Bush Aide Talks to U.S. Muslims

Karen Hughes, one of President Bush's closest advisers, told a gathering of American Muslims that part of her State Department job is to help amplify the voices of groups such as theirs that are condemning terrorism and religious extremism.

The Islamic Society of North America had invited Bush to attend its annual convention in Rosemont, Ill. He sent Hughes, who was recently confirmed as undersecretary of state for public diplomacy. Her tasks include improving the U.S. image in Muslim countries.

"We need to foster a sense of common interest and common values among Americans and people of different faiths and different cultures," Hughes said at a news conference opening the three-day event.

"Frankly, who better to do that than many of our American Muslims themselves, who have friends and families and roots in countries across our world," she said.

The Indiana-based ISNA serves as an umbrella association for Muslim groups and mosques in the United States and Canada. Its convention comes about a month after U.S. Muslim scholars issued a fatwa, or religious edict, condemning terrorism following deadly terrorist attacks this summer in London and Egypt.

"The fatwa says that there is no justification in Islam for terrorism. Those are words the entire world needs to hear," Hughes said. "And in delivering that message, I know that the most credible voices are of Muslims themselves. My job is to help amplify and magnify these voices."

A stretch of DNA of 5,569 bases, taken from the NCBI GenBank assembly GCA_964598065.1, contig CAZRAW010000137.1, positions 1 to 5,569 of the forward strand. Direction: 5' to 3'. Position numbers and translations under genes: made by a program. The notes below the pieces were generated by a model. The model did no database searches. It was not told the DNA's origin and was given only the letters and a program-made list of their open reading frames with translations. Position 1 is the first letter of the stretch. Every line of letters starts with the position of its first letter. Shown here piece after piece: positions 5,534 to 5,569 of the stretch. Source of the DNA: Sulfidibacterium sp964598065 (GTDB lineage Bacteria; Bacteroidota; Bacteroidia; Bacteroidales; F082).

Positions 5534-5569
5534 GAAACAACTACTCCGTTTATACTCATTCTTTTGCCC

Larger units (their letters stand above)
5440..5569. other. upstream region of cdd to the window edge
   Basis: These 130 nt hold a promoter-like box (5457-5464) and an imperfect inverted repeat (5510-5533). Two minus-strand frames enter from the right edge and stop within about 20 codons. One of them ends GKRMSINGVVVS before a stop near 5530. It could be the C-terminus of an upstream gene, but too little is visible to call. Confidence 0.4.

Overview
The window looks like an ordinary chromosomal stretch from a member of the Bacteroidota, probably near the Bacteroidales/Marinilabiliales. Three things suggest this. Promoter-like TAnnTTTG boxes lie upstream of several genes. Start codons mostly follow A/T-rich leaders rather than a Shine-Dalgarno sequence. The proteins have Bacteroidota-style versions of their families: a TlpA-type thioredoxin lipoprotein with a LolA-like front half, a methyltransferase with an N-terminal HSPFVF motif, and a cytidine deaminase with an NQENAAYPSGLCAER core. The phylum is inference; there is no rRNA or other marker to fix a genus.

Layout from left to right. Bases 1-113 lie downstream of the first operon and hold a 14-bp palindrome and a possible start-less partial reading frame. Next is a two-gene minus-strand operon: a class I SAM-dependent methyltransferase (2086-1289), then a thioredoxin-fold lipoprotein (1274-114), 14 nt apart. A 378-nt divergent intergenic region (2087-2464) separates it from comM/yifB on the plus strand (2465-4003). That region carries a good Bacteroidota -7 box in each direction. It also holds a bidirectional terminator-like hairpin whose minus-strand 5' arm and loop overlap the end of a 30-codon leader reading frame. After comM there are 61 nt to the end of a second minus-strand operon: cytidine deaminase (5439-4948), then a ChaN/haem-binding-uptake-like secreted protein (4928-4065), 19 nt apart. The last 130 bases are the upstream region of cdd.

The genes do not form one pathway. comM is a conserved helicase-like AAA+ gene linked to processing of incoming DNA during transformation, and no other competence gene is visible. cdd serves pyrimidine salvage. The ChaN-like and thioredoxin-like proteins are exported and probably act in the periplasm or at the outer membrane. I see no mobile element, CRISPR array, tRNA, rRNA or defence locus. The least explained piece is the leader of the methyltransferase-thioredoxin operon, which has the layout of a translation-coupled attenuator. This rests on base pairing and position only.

Plan B Probe's Release Is Sought

Sen. Hillary Rodham Clinton (D-N.Y.) and 12 colleagues asked the investigative arm of Congress to release results of a year-old investigation into regulatory delays on over-the-counter sales of the "morning-after" emergency contraceptive.

The lawmakers also demanded a Senate hearing on why the Food and Drug Administration has not made a decision on Barr Pharmaceuticals Inc.'s request to sell its Plan B drug without a prescription, according to an e-mailed statement. The 12 Democrats and one independent had asked June 15, 2004, for the Government Accountability Office to investigate the matter.

Barr has been trying for two years to win FDA approval for over-the-counter sales of Plan B, which the FDA says is intended to prevent pregnancies and will not end them. Supporters of Barr's applications, including the American Medical Association, say over-the-counter sales of the product will prevent pregnancies. Opponents say the pill causes abortions.

The GAO could not say when it will issue a report, said Marjorie Kanof, who directs health-care issues.

The FDA rejected Barr's original application last year, citing concerns about sales to children. The company then proposed to limit over-the-counter availability to women 16 and older. The agency said Aug. 26 it would need more time to seek public comment on the revised plan because regulators were concerned that retaining a prescription requirement for younger women would not be enforceable.

-- From News Services